I have heard a number of objections to "communism" in the course of my career. First, there are objections I mostly agree with; a workable communist system should, I think, address these concerns:
- Communism, as traditionally defined, requires almost all individuals to be radically altruistic.
- Central planning cannot efficiently manage the complexity and interactivity of the large number of transactions necessary for managing a complex industrial economy.
Second, there are objections I mostly disagree with; made by people who are well-intentioned, these objections require thoughtful rebuttal.
- Entrepreneurs will not innovate without the incentive of private ownership.
- Individuals will not work hard without the potential obtaining enough wealth to become rentiers
- Government is philosophically and institutionally incompetent to manage the economy, in a fundamentally different sense than the complexity objection above.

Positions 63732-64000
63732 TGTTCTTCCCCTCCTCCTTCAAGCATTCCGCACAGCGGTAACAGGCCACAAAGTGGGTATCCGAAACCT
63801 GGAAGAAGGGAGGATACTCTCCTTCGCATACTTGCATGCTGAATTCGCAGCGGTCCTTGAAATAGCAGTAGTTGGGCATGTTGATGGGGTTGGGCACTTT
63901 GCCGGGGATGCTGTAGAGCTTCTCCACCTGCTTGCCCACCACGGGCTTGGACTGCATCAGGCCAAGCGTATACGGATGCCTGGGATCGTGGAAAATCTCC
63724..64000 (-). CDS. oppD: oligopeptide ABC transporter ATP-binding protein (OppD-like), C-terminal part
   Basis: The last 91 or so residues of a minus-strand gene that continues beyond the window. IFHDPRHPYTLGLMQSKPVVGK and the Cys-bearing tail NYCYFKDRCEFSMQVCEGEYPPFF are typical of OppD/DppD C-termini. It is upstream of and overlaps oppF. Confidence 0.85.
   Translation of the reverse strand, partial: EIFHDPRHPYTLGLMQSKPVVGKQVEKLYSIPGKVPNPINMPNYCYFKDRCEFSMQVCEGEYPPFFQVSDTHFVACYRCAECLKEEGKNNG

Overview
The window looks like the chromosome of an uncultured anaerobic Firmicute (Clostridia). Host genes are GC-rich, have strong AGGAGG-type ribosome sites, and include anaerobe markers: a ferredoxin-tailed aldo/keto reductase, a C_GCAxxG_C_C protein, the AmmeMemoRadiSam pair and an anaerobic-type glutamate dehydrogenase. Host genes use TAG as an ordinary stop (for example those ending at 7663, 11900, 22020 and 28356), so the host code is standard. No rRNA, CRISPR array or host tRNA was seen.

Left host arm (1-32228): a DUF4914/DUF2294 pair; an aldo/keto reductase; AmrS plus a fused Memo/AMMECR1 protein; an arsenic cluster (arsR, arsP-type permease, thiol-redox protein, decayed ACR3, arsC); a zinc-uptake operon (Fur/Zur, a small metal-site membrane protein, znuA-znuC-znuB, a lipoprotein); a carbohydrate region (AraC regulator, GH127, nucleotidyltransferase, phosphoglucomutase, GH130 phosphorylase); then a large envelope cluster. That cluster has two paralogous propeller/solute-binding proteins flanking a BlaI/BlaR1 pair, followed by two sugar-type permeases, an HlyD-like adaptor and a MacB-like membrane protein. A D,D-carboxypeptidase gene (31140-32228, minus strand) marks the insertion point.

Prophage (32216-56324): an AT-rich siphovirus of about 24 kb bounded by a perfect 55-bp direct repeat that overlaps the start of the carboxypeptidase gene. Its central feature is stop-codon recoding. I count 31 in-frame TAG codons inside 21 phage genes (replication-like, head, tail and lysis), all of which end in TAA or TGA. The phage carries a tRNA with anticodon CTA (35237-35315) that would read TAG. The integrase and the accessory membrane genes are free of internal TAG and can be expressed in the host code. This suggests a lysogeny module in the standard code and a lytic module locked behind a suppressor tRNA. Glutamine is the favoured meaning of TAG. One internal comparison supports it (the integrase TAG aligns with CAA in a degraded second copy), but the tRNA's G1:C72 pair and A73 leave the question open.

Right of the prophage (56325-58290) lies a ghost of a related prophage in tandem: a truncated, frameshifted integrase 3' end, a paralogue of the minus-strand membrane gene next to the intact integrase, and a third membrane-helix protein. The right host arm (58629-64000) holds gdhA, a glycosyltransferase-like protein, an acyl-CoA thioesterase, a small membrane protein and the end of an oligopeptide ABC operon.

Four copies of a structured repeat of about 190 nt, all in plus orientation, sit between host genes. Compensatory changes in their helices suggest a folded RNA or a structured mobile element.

- It is always more efficient to allocate capital at all levels by private decisions rather than public decisions.
And, finally, there is the standard objection to revolution: However egregiously flawed the republican capitalist system, it is the system we have, with an enormous investment in making it (more or less) work; replacing it with a fundamentally different, relatively untried, system poses the risk of a catastrophic failure far worse than republican capitalism. I've written on this last topic at length. To sum up, I agree that we should not replace a system that is not in catastrophic failure; I disagree in that I see capitalism on the road to catastrophic failure; I'm convinced that even if capitalism does not fail catastrophically, radicalism strengthens and empower reformers.
I'll talk about these objections at greater length in future posts.